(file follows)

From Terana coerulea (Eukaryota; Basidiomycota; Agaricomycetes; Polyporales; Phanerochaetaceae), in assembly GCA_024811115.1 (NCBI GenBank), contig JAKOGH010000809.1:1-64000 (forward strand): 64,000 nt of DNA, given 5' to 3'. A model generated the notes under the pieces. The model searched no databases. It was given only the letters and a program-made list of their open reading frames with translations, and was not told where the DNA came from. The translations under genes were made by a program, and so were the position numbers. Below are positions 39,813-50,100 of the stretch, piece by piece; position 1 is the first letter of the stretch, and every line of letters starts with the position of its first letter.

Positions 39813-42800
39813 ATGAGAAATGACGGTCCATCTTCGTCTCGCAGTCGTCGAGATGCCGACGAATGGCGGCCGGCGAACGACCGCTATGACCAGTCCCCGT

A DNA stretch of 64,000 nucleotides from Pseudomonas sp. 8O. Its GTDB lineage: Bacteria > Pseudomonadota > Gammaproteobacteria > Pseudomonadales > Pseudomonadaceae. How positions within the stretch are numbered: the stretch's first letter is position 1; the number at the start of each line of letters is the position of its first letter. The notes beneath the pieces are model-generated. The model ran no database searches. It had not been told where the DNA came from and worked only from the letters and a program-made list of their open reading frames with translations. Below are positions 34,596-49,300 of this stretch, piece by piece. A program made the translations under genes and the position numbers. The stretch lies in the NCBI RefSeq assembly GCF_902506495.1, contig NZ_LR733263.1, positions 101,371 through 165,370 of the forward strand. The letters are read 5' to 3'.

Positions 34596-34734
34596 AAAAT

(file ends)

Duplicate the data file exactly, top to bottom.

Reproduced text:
From Terana coerulea (Eukaryota; Basidiomycota; Agaricomycetes; Polyporales; Phanerochaetaceae), in assembly GCA_024811115.1 (NCBI GenBank), contig JAKOGH010000809.1:1-64000 (forward strand): 64,000 nt of DNA, given 5' to 3'. A model generated the notes under the pieces. The model searched no databases. It was given only the letters and a program-made list of their open reading frames with translations, and was not told where the DNA came from. The translations under genes were made by a program, and so were the position numbers. Below are positions 39,813-50,100 of the stretch, piece by piece; position 1 is the first letter of the stretch, and every line of letters starts with the position of its first letter.

Positions 39813-42800
39813 ATGAGAAATGACGGTCCATCTTCGTCTCGCAGTCGTCGAGATGCCGACGAATGGCGGCCGGCGAACGACCGCTATGACCAGTCCCCGT

A DNA stretch of 64,000 nucleotides from Pseudomonas sp. 8O. Its GTDB lineage: Bacteria > Pseudomonadota > Gammaproteobacteria > Pseudomonadales > Pseudomonadaceae. How positions within the stretch are numbered: the stretch's first letter is position 1; the number at the start of each line of letters is the position of its first letter. The notes beneath the pieces are model-generated. The model ran no database searches. It had not been told where the DNA came from and worked only from the letters and a program-made list of their open reading frames with translations. Below are positions 34,596-49,300 of this stretch, piece by piece. A program made the translations under genes and the position numbers. The stretch lies in the NCBI RefSeq assembly GCF_902506495.1, contig NZ_LR733263.1, positions 101,371 through 165,370 of the forward strand. The letters are read 5' to 3'.

Positions 34596-34734
34596 AAAAT